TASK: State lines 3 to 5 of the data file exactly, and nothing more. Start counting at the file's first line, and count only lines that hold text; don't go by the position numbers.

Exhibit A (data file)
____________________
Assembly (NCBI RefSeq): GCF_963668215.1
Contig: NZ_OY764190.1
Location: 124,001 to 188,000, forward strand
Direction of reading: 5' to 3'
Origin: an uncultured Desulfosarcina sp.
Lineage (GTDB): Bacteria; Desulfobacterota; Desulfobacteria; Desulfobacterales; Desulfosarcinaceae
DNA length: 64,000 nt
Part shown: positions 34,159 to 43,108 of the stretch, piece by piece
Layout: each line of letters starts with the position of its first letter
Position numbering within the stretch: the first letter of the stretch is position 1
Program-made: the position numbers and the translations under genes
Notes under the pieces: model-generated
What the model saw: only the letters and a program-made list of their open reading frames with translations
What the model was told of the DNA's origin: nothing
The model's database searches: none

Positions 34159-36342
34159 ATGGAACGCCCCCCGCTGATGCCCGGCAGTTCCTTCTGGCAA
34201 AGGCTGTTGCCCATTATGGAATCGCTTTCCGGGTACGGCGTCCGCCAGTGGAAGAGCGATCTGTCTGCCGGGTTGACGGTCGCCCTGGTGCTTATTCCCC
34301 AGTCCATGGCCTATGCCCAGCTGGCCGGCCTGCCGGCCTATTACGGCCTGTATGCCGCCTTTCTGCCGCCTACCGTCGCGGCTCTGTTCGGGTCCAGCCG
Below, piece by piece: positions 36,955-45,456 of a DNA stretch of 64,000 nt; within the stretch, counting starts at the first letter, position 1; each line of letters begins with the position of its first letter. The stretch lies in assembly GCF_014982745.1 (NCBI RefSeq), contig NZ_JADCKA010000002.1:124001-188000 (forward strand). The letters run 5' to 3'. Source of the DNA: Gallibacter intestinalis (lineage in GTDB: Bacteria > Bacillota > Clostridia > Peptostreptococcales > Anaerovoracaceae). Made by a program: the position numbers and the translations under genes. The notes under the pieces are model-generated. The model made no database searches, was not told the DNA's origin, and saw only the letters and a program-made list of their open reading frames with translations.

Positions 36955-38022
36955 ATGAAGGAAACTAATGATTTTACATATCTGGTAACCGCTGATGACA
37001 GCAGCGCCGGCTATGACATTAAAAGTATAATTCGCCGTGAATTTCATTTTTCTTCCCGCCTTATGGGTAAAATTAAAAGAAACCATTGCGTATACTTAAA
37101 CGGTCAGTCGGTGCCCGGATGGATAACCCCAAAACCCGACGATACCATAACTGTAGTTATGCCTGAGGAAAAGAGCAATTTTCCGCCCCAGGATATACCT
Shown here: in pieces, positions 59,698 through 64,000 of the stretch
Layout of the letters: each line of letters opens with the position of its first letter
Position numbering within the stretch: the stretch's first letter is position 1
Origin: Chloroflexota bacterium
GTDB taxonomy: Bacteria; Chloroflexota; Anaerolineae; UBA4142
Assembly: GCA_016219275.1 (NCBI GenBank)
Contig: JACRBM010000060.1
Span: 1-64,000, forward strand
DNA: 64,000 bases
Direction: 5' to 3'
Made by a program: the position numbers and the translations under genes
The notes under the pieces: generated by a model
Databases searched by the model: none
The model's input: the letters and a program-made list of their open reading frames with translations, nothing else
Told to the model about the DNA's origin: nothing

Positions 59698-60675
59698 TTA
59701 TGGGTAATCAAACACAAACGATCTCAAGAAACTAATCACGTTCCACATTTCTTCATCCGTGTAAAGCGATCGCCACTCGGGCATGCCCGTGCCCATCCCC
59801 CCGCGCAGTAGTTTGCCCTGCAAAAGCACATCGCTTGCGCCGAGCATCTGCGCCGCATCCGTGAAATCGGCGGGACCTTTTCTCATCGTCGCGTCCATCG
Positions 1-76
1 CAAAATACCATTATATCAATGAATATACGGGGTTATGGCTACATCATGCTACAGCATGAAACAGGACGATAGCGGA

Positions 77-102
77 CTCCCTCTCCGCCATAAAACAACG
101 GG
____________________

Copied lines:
Location: 124,001 to 188,000, forward strand
Direction of reading: 5' to 3'
Origin: an uncultured Desulfosarcina sp.